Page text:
Hurricane Hilary

This is an urgent message that climate change is real. In 1939 tropical storm, check out the Huntington pier.

at this moment this hurricane is a category 4.

Please take shelter, do not drive, unless you absolutely have to, have plenty of water and non-cookable food in case of power outages. This page will update as we get updates. Stay safe.

Hurricane Hilary continues to barrel up the Pacific coast, prompting many communities to prepare for severe flooding.
Hilary, currently a category 4 hurricane (, is expected to be downgraded to a tropical storm by the time it reaches our area, but we're still expecting significant weather impacts through the weekend.
WATCH LIVE: Track Hurricane Hilary's projected path (
National Hurricane Center issues 1st-ever tropical storm watch for CA
A first-ever tropical storm watch has been issued for California as concern grows that Hurricane Hilary will unleash a prolific amount of flooding and rainfall to parts of the state.
Hilary could dump more than a year's worth of rain in parts of California. Because of the threat, a rare high risk, Level 4 of 4, of excessive rainfall has been issued for parts of California. It's the first time a high risk has been issued for the area.


Hilary could dump more than a year's worth of rain in parts of California. Because of the threat, a rare high risk, Level 4 of 4, of excessive rainfall has been issued for parts of California. It's the first time a high risk has been issued for the area.

A tropical storm warning was issued for Cabo, and a hurricane warning was issued for parts of Baja.

Sand berms erected; sandbags distributed

Preparations are underway in communities like Seal Beach, where large sand berms were being erected to protect coastal homes against high surf. Crews were also handing out sandbags to residents as they've done for previous storms.

All Orange County Fire Authority fire stations in Seal Beach and other nearby cities will have sandbags available. Residents can get up to 30 per household.

Meanwhile, officials in Huntington Beach are urging residents to secure outdoor furniture, umbrellas and canopy tents ahead of the anticipated powerful winds. Similar to Seal Beach, the city has set up a sandbag fill station at the Huntington Beach Corporate Yard on Gothard Street for residents and businesses.


On Catalina Island, residents were also grabbing sandbags ahead of the storm. No evacuations have been ordered but locals were getting ready for what the remnants of Hilary will bring to the popular tourist spot.


The brunt of the storm is expected to hit Sunday into Monday, with potential high surf, strong winds, dangerous rip currents, beach erosion and flooding. Officials are warning the public to not only stay away from the ocean, but also roads.

Coastal communities are not the only areas that are expected to be impacted by the storm.

Flood watch in effect Sunday through Monday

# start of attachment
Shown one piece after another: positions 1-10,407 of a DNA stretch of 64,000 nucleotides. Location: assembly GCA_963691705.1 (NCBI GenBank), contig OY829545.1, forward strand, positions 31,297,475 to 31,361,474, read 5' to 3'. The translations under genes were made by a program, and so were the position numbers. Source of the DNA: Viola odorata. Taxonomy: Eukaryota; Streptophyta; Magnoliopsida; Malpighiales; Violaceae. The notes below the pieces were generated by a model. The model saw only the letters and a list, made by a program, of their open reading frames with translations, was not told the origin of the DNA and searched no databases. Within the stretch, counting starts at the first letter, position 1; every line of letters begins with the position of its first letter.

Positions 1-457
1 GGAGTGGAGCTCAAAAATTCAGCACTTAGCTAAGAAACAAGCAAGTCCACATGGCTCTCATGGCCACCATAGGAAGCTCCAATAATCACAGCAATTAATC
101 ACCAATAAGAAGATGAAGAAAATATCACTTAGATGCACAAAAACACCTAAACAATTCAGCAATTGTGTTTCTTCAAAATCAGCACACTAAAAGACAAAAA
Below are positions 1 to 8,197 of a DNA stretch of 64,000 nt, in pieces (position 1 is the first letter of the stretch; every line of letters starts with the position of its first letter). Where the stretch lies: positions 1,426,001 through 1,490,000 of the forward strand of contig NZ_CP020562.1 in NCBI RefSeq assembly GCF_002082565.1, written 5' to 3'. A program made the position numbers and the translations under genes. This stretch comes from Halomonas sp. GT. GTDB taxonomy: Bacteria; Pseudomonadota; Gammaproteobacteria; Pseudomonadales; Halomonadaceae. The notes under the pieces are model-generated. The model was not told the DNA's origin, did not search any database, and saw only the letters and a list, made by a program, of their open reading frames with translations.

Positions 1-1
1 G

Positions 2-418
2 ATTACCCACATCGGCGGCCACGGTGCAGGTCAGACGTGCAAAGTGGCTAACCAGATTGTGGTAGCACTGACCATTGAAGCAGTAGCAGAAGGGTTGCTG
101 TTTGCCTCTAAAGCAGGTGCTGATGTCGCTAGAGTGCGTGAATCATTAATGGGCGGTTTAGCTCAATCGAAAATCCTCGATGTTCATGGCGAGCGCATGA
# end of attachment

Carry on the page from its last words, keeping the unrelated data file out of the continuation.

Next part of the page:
The National Weather Service issued a flood watch that will be in effect from Sunday afternoon through Monday evening across the entirety of Los Angeles County. A flood watch will be in effect from late Saturday night through Monday evening for Orange County coastal and inland areas, along with the Santa Ana mountains and foothills.

A flood watch will also be in effect from Saturday morning through Monday in the Riverside County mountains and valleys, the Coachella Valley and San Gorgonio Pass near Banning, along with San Diego County mountains, deserts, valleys and coastal areas.


Forecasters said the heavy rains could result in excessive runoff that might flood rivers, creeks and streams and cause debris flows in recent burn areas.

Hilary strengthens to a Category 4 hurricane

Hilary was upgraded to a category 4 hurricane Thursday night and is expected to rapidly strengthen as it moves north. The U.S. National Hurricane Center says Hilary had maximum sustained winds of 140 mph.

The storm is on a projected path that threatens landfall on the central Baja California peninsula by Sunday or it'll possibly keep just offshore and head for Southern California.

The hurricane center says there is a chance Hilary could still be a tropical storm or tropical depression by the time it reaches the U.S.

SpaceX cancels launch of Falcon 9 rocket

As preparations were underway across Southern California, SpaceX announced it canceled Thursday's launch of its Falcon 9 rocket carrying its latest batch of Starlink satellites.

The company said the next launch would be no earlier than Monday, Aug. 21.

Unclear if Hilary will make landfall in SoCal

It's still unclear whether Hilary will make landfall in Southern California as a tropical storm. The last time that happened was in 1939.

When that storm landed, it first hit Long Beach but created widespread damage, as seen in photos shared by the L.A. Public Library.

Some 45 people died in that storm, most by drowning. Hundreds of homes were damaged and destroyed, railroad tracks were torn away and a stretch of the Huntington Beach Pier was wiped out